“There can be few foodstuffs in recent times that have gone through such an orthographic identity crisis as yoghurt. In the days when it was known only as an exotic substance consumed in Turkey and other parts of the Near East (first reported in English in 1625 by Samuel Puchas in his Pilgrimes…) the original Turkish name of this fermented milk, yoghurt, inspired a whole lexicon of spellings…The notion of fermenting milk with bacteria to form a semiliquid food is nothing new, of course. Neolithic peoples of the Near East almost certainly ate a form of yoghurt around 6000 BC, and certainly it was popular in ancient Egypt, Greece, and Rome. It seems to have been take from Persia ot India, and today it is an important ingredient in Indian cookery.”—An A to Z of Food and Drink, John Ayto [Oxford University Press:Oxford] 2002 (p. 373)

“Yogurt, like cheese, was discovered long ago, when wandering herdsmen carrying mik in sheepskin bags noticed that the milk had curdled. People likely discovered both cheese and yogurt in the beginning of the Neolithic era, when they first began to practice milking. Nomadic herdsmen milked their animlas, then carried the milk in pouches made out of sheep’s stomachs, the lining of which contains an enzyme called rennin, which curdles milk. The Middle Eastern climate was ideal fo curdling milk: left in the heat, milk curdled in just a few hours. Depending on the degree of heat and the type of bacteria in the environment, the curds would be find and develop into yogurt, or coarse and develop into cheese. Yogurt was most likely discovered by accident. As a product of milk, it was assigned similar properties. Milk and milk products have always been considered nothing short of magical. In fact, it has been suggested that the milk in the biblical phrase milk and honey’ referred to yogurt. As soon as the wandering herdsmen discovered the curdled milk, they tasted it and found it to their liking. It was not long before they perceived health benefits that they attributed to the curdled milk…Peasants in the Balkans live a long time, particuarly in Bulgaria, and furthermore, many of them retain their ability to conceived late in life. Both of these abilities have been attributed to the fact that these people eat large quantities of yogurt, and that yogurt apparently has healing properties.”—Nectar and Ambrosia: An Encyclopedia of Food in World Mythology, Tamra Andrews [ABC-CLIO:Santa Barbara] 2000 (p. 250)

“Yogurt may have been known by the ancient Greeks as pyriate. Andrew Dalby…argues that the Greek physician Galen (c. 130-c. 200) was correct to identify this older term, pyriate, with the oxygala familiar in his own day, which was a form of yogurt and was eaten on its own or with honey. The first unequivocable description of yogurt is found in a dictionary called Divanu luga-i turk, compiled by Kasgarli Mahmut in 1072-1073 during the Seljuk era in the Middle East (1038-1194). Yogurt spread rapidly throughout the Levant, but it hardly penetrated the Western and northern Mediterranean.”—A Mediterranean Feast, Clifford A. Wright [William Morrow:New York] 1999 (p. 184-5)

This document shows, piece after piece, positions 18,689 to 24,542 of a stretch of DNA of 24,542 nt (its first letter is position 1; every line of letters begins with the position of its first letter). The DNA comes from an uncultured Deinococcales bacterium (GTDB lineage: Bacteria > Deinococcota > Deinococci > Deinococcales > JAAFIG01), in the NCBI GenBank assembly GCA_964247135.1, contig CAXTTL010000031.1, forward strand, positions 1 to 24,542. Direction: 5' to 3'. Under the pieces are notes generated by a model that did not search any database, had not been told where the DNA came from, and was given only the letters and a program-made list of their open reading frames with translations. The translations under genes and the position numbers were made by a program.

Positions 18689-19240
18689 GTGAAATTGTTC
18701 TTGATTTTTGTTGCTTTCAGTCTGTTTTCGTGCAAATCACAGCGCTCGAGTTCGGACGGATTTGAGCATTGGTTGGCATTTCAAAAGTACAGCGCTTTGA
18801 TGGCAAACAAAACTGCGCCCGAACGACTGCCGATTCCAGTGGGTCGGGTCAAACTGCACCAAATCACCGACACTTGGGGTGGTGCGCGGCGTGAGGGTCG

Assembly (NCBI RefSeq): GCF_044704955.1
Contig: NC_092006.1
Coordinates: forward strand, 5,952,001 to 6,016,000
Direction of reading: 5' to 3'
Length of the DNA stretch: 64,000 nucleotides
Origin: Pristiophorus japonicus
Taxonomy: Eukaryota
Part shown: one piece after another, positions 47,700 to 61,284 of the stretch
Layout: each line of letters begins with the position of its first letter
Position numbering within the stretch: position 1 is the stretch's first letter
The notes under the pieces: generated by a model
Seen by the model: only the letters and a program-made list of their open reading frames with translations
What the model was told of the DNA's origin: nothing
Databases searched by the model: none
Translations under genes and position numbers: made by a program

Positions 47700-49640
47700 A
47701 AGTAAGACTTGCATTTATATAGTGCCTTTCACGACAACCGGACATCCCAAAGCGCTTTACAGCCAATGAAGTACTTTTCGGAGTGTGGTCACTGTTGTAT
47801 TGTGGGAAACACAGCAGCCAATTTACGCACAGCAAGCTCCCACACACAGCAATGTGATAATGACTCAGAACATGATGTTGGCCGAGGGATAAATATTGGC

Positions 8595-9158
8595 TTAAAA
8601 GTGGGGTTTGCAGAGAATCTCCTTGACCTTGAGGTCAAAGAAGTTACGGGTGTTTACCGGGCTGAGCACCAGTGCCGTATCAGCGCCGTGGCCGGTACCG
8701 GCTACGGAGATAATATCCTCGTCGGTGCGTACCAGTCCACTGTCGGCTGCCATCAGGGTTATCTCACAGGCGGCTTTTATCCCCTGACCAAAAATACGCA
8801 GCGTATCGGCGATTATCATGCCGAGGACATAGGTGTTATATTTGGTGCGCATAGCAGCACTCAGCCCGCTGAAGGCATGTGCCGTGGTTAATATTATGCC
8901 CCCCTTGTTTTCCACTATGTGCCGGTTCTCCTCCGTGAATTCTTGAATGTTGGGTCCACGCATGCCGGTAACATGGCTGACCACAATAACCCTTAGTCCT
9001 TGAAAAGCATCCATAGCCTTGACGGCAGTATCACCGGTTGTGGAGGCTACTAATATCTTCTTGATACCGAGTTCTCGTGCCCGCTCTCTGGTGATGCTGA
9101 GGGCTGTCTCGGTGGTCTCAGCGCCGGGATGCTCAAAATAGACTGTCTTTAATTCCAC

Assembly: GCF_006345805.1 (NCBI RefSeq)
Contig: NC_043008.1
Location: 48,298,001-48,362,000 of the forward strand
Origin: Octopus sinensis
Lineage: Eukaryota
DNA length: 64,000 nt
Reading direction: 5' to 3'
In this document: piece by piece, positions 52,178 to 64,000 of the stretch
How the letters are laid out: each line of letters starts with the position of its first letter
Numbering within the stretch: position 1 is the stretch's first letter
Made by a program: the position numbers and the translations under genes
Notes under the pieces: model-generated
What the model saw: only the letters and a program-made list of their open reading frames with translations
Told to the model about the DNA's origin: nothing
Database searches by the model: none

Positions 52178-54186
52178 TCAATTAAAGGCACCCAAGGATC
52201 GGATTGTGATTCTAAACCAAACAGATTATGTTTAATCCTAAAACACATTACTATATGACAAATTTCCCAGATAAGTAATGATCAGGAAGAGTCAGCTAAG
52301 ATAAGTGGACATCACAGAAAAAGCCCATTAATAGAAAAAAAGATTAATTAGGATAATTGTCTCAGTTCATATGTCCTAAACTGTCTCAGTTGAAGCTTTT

“Yoghurt… was known in France as early 1542, when Francois I was suffering from what would now be diagnosed as severe depression. The doctors could do nothing for his listessness and neurasthenia until the Ambassador to the Sublime Porte disclosed that there was a Jewish doctor in Constantinople who made a brew of fermented sheep’s milk of which people spoke in glowing terms, even at the Sultan’s court. The King sent for the doctor, who refused to travel except on foot; he walted through the whole of southern Europe, followed by his flock. When he finally arrived before Francois I, the latter’s apathy had given way to a certain impatience but he still did not feel well. After several weeks of sheep’s milk youghurt, the King was cured. The sheep, however, had not recovered from their long walk and caught cold in the air of Paris. Every last one of them died, and the doctor left again, refusing to stay despite the King’s offers. He went home, taking the secret of his brew with him. The health of Francois I continued to improve, which was the point of the exercise, and yoghurt was forgotten for nearly four centuries…The koumis of Central Europe is made from fermented mare’s milk, but its origin lies in farthest Asia. The barbarian’ Huns and Mongols brought it with them. In the past Western Europe made milk-based drinks which were not yoghurt, but were more like kefir or diluted and flavoured curds. Such drinks bear withness to the memory of ancient migrations: they are the beverages of people who did not grow vines and whos only wealth was the flocks they drove ahead of them.”—History of Food, Maguelonne Toussaint-Samat , translated by Anthea Bell [Barnes & Noble Books:New York] 1992 (p. 119-20)

“[Yogurt] first gained international prominence in the early 1900s when Ilya Metchnikov, a Russian bacteriologist, observed that the life span of Bulgarians, whose diet included the consumption of large quantities of soured milk, was eighty-seven years and beyond.”—Craig Claiborne’s The New York Times Food Encyclopedia, Joan Whitman compiler [Times Books:New York] 1985 (p. 489)

About Ilya Mechnikov

YOGURT IN AMERICA”Turkish immigrants are said to have brought yogurt to the United states in 1784, but its popularity dates only from the 1940s, when Daniel Carasso emigrated to the United States and took over a small yogurt factory in the Bronx, New York. He was soon joined by Juan Metzger, and the two sold their yogurt under the name Dannon (originally Danone, after Daniel Carcasso whose father was a Barcelona yogurt maker). In 1947 the company added strawberry fruit preserves to make the first “sundae-style yogurt.” Whe nutrition promoter Benjamin Gayelord Hauser published an excerpt from his book Live Younger, Live Longer (1950), in the October 1950 issue of Reader’s Digest magazine extolling the health virtues of yogurt, the product’s sales soared. They leaped again–500 percent from 1958-1968–when so-called health foods were popularized by the counterculture of the 1960s.”—Encyclopia of American Food and Drink, John F. Mariani [Lebhar-Friedman:New York] 1999 (p. 355)

About Dannon (popular American brand))

About yogurt (manfacting process)

About yogurt (scientific process)